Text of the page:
What’s it like to watch 12 hours of new films starting at midnight at downtown Santa Cruz’s Del Mar Theatre? Correspondent Christopher Neely endured from “Polite Society” through “Sisu” before reemerging onto sunlit Pacific Avenue at noon Sunday. As longtime SFF theatergoers told him, it’s all in the biorhythms, “breakfast” timing — and what you could snag at the unusually supplied snack stand.
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As the blood poured from a helpless diner customer’s neck, in native widescreen format, several audience members let out revulsed groans and I, disoriented, shot out of my daze to look at my phone: 4:50 a.m.
After five hours inside the Del Mar Theatre, seven hours of unknown movies still lay ahead. Caffeine or sugar, at this point, served only to further confuse my biorhythms and guarantee an eventual crash. I suddenly found myself grateful for this gruesome slasher film about a vengeful 16-year-old girl mowing down a group of white supremacists — an efficient, though unsettling, substitute for coffee, cola and candy. I pulled my blanket over my legs, took a swig of cold water and settled in, reaffirming my commitment to finish this unique local tradition known as the Secret Film Festival.
To most, the notion of spending $33 to pull an all-nighter inside an art house cinema and watch 12 hours of new films (whose titles are kept secret from the audience) probably sounds more romantic as an idea rather than an actual experience. In Santa Cruz, however, there are enough cinephiles, misfits, students and seekers of novel adventures that the Secret Film Festival has often sold out each year since its launch in 2005. Even after three pandemic-rattled years off, 189 of 288 tickets sold for the festival’s 2023 return.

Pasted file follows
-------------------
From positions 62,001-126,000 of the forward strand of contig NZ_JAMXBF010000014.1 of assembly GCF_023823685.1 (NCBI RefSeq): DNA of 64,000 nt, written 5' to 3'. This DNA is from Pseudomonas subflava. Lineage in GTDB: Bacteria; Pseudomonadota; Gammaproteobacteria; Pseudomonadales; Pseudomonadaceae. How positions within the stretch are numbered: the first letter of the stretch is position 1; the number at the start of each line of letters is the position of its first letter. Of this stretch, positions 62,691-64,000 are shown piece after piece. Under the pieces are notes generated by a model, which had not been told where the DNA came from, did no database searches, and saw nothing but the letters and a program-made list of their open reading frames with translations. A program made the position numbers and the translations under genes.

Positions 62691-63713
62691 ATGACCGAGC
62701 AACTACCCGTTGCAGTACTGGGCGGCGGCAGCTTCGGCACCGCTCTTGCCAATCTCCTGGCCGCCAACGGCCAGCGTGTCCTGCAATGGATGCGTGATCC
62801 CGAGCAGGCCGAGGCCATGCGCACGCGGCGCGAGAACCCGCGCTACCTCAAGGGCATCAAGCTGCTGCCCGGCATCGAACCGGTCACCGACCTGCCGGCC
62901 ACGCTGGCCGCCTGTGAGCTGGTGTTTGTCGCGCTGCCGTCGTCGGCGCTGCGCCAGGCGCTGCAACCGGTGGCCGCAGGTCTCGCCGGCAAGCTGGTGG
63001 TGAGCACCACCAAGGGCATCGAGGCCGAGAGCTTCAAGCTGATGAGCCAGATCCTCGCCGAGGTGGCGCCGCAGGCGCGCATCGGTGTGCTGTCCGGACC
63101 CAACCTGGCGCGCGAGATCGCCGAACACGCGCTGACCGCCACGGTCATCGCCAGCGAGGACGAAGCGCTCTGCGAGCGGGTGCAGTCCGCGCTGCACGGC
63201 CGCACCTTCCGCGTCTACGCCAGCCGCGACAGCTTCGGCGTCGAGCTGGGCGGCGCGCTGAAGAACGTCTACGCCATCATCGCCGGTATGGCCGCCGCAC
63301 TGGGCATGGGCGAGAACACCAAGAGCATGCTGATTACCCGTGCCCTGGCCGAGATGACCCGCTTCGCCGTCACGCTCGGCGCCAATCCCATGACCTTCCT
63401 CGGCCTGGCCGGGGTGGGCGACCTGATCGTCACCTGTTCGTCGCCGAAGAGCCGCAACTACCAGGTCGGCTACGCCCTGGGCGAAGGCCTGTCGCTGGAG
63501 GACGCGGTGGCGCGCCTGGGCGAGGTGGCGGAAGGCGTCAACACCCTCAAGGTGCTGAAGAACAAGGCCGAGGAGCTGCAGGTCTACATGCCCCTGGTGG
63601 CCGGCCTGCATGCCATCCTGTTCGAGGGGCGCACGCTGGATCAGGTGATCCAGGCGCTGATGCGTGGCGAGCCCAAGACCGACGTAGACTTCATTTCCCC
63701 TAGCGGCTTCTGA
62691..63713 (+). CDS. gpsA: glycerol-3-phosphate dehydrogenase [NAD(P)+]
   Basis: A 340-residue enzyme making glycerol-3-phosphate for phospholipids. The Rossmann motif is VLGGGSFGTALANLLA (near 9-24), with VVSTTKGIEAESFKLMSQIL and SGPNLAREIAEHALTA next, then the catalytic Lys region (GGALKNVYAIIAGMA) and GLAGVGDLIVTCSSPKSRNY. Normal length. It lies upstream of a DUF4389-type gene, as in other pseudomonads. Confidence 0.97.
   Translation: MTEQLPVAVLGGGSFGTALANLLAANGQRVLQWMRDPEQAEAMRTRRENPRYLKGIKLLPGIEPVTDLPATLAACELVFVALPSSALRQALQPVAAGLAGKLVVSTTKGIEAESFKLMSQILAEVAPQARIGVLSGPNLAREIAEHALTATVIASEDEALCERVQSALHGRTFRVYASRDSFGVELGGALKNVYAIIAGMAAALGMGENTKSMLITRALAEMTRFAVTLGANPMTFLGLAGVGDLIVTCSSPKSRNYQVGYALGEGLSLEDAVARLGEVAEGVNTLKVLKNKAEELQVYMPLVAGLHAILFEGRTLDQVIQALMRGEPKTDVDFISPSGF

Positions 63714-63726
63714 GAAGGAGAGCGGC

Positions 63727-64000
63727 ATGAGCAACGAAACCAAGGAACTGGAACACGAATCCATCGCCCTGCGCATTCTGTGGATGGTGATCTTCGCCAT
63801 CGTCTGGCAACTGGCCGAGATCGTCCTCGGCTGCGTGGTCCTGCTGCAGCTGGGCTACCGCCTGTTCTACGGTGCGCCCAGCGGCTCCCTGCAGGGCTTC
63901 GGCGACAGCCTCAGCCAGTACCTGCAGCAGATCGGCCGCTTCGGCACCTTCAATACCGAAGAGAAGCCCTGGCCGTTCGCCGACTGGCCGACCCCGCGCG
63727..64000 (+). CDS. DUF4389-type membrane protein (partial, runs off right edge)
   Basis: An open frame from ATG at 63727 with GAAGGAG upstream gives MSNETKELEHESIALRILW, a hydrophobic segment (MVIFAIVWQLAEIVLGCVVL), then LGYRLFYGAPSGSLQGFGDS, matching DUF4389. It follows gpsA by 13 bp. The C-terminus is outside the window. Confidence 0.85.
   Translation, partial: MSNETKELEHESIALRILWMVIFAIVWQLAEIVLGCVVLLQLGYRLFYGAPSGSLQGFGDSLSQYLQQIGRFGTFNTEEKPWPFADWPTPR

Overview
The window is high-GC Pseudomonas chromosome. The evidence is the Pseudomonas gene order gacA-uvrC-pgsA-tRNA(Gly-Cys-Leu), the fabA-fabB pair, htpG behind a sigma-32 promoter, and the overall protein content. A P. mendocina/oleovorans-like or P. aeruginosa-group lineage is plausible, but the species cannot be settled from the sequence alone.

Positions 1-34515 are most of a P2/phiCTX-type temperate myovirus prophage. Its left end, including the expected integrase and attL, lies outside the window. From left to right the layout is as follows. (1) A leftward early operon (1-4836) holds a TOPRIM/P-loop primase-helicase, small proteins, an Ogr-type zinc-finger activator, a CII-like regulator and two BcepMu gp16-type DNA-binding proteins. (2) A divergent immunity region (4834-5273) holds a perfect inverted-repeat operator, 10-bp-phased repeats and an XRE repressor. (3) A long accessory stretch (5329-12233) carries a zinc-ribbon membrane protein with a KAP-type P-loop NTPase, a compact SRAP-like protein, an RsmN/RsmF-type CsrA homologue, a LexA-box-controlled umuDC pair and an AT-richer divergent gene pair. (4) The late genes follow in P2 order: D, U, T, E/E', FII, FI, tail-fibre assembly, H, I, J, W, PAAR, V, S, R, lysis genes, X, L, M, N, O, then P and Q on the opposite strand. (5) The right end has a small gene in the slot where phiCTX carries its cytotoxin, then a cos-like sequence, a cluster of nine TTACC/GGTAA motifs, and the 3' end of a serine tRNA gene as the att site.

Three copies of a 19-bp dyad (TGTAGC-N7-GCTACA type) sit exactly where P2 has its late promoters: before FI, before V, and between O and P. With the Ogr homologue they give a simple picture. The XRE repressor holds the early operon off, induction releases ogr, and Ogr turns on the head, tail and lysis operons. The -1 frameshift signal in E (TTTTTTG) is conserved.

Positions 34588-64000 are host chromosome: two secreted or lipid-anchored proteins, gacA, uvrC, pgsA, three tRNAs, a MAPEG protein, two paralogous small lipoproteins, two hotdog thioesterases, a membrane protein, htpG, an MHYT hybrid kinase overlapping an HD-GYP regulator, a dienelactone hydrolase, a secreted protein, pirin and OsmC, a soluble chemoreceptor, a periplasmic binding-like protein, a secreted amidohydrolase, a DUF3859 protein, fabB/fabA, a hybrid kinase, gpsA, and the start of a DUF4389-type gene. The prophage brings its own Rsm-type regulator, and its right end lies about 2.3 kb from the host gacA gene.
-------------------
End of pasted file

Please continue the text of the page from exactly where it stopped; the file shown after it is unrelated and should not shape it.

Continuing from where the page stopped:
A film festival might sound like easy entertainment, but an overnight 12-hour shift of sitting in a dark theater requires some rewiring of the mind and body if one is to survive. A long beach day on Saturday and a 4:30 p.m. dinner helped trick myself into falling asleep at 7 p.m. Upon waking up at 11:15 p.m, I down a loaded matcha latte, pack my laptop, blanket, phone charger, cold-pressed juice and a large bottle of water (this is a marathon, after all) and head down to the theater, disorientation already setting in.
Downtown Santa Cruz late in the night on a warm Saturday is a stumbling mix of revelers hailing Ubers, bartenders announcing last call, students moving between dance clubs and a healthy dose of flashing police lights. The line forming underneath the bright bulbs of the Del Mar on this night is operating on a different clock. Women in onesie pajamas, men in robes, a guy in a Ninja Turtles costume, pillows and heavy blankets stuffed in duffles, tote bags brimming with snacks.